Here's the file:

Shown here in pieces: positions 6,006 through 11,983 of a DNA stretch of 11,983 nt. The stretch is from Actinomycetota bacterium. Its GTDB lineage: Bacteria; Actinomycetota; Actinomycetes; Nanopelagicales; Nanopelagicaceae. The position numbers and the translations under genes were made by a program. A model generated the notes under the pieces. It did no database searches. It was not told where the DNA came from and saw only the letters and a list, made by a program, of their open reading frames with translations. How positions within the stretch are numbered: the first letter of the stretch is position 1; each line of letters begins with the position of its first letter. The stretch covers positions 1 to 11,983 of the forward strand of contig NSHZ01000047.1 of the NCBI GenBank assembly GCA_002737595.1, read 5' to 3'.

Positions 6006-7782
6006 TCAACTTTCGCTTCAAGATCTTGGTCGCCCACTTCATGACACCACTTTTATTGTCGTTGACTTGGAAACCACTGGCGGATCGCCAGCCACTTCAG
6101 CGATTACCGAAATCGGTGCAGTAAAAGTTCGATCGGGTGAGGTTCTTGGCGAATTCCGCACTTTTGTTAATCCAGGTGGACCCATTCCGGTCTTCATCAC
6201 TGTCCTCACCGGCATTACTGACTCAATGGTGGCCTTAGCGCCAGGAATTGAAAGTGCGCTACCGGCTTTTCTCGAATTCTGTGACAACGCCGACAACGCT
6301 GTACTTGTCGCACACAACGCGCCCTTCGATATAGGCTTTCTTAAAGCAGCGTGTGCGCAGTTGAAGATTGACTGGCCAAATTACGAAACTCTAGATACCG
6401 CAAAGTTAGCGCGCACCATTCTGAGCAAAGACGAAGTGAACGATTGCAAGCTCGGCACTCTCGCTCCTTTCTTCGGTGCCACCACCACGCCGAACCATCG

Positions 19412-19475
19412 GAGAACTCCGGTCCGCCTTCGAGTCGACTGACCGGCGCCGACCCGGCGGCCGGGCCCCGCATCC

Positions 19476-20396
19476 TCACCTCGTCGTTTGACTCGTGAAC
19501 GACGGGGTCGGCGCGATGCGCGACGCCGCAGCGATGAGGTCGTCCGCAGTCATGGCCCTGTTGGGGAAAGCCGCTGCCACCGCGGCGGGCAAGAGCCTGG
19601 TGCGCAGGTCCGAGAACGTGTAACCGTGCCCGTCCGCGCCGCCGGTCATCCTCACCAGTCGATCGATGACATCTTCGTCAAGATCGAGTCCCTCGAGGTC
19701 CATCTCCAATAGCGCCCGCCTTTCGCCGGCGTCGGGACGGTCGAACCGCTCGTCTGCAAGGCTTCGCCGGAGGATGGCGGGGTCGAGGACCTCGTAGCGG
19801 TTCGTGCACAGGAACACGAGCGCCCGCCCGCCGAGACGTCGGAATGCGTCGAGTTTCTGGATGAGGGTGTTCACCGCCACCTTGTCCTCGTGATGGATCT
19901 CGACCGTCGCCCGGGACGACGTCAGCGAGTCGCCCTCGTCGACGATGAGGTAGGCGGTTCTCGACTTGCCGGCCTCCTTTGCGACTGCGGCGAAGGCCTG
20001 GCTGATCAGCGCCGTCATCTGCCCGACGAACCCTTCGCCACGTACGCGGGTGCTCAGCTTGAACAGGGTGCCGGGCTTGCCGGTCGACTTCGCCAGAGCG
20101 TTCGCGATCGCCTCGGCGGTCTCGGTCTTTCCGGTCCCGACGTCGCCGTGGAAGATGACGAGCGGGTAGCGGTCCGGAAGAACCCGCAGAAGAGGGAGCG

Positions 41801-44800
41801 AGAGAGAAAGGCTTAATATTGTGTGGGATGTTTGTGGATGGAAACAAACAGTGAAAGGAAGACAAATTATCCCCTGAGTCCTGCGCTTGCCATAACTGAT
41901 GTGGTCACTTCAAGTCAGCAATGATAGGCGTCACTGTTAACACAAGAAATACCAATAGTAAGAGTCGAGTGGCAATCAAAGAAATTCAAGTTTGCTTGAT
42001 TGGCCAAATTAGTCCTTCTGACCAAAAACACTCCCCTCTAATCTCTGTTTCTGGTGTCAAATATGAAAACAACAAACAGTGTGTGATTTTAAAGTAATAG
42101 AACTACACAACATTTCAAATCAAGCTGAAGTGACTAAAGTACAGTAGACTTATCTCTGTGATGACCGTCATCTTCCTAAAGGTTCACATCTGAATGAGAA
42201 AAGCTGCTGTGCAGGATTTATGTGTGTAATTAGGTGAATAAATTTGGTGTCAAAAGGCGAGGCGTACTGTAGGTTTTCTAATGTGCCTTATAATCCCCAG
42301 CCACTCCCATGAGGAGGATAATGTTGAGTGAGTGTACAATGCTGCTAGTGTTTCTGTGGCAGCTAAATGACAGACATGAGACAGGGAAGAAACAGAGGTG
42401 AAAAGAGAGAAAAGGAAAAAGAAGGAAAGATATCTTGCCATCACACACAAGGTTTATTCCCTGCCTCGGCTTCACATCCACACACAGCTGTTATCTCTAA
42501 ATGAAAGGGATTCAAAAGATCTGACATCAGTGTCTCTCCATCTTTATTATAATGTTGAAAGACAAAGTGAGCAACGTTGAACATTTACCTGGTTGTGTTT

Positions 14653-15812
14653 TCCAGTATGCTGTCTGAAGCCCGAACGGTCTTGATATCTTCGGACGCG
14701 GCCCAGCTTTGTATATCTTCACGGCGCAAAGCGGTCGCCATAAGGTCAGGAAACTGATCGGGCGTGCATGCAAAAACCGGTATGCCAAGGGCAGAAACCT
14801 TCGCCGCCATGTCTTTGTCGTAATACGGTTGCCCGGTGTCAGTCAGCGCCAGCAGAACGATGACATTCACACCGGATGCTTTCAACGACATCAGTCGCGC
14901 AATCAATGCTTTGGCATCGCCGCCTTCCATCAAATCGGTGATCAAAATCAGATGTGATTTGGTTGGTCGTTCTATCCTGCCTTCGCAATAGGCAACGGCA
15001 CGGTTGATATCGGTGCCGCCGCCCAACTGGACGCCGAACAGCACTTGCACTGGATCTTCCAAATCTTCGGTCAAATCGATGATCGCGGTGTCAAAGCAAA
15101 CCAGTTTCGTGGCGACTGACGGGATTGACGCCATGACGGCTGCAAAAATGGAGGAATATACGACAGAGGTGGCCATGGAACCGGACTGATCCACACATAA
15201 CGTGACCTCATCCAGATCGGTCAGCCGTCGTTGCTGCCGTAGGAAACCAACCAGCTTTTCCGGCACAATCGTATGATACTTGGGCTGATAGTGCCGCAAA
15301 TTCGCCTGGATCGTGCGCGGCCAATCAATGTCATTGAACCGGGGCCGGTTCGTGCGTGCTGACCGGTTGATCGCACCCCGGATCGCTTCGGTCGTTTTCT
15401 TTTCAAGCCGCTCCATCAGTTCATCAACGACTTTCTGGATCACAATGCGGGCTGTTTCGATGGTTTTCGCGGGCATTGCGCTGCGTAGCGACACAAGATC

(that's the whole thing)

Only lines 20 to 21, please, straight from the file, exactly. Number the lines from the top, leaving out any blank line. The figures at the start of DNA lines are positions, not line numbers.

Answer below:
41801 AGAGAGAAAGGCTTAATATTGTGTGGGATGTTTGTGGATGGAAACAAACAGTGAAAGGAAGACAAATTATCCCCTGAGTCCTGCGCTTGCCATAACTGAT
41901 GTGGTCACTTCAAGTCAGCAATGATAGGCGTCACTGTTAACACAAGAAATACCAATAGTAAGAGTCGAGTGGCAATCAAAGAAATTCAAGTTTGCTTGAT